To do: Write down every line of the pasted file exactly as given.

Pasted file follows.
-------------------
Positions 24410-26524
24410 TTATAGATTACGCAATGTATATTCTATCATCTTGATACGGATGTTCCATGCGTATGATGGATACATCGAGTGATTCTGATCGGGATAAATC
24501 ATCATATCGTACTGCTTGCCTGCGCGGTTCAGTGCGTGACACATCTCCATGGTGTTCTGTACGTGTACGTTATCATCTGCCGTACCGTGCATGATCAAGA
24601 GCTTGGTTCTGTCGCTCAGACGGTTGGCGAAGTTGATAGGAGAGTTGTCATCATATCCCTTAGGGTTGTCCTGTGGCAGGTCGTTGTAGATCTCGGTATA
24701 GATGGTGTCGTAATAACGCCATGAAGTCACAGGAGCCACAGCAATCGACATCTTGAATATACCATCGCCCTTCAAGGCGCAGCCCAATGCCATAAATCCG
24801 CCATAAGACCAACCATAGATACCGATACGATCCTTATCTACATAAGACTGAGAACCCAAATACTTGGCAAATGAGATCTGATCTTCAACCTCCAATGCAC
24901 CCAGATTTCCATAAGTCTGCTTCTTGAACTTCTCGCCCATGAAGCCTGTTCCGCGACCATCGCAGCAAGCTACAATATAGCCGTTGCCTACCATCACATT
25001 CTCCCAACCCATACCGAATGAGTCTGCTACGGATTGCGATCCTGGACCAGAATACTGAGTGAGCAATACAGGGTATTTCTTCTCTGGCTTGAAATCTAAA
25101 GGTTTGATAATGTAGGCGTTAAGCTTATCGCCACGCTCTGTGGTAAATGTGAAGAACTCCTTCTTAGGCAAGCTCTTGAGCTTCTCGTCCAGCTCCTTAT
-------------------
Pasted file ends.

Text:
Positions 24410-26524
24410 TTATAGATTACGCAATGTATATTCTATCATCTTGATACGGATGTTCCATGCGTATGATGGATACATCGAGTGATTCTGATCGGGATAAATC
24501 ATCATATCGTACTGCTTGCCTGCGCGGTTCAGTGCGTGACACATCTCCATGGTGTTCTGTACGTGTACGTTATCATCTGCCGTACCGTGCATGATCAAGA
24601 GCTTGGTTCTGTCGCTCAGACGGTTGGCGAAGTTGATAGGAGAGTTGTCATCATATCCCTTAGGGTTGTCCTGTGGCAGGTCGTTGTAGATCTCGGTATA
24701 GATGGTGTCGTAATAACGCCATGAAGTCACAGGAGCCACAGCAATCGACATCTTGAATATACCATCGCCCTTCAAGGCGCAGCCCAATGCCATAAATCCG
24801 CCATAAGACCAACCATAGATACCGATACGATCCTTATCTACATAAGACTGAGAACCCAAATACTTGGCAAATGAGATCTGATCTTCAACCTCCAATGCAC
24901 CCAGATTTCCATAAGTCTGCTTCTTGAACTTCTCGCCCATGAAGCCTGTTCCGCGACCATCGCAGCAAGCTACAATATAGCCGTTGCCTACCATCACATT
25001 CTCCCAACCCATACCGAATGAGTCTGCTACGGATTGCGATCCTGGACCAGAATACTGAGTGAGCAATACAGGGTATTTCTTCTCTGGCTTGAAATCTAAA
25101 GGTTTGATAATGTAGGCGTTAAGCTTATCGCCACGCTCTGTGGTAAATGTGAAGAACTCCTTCTTAGGCAAGCTCTTGAGCTTCTCGTCCAGCTCCTTAT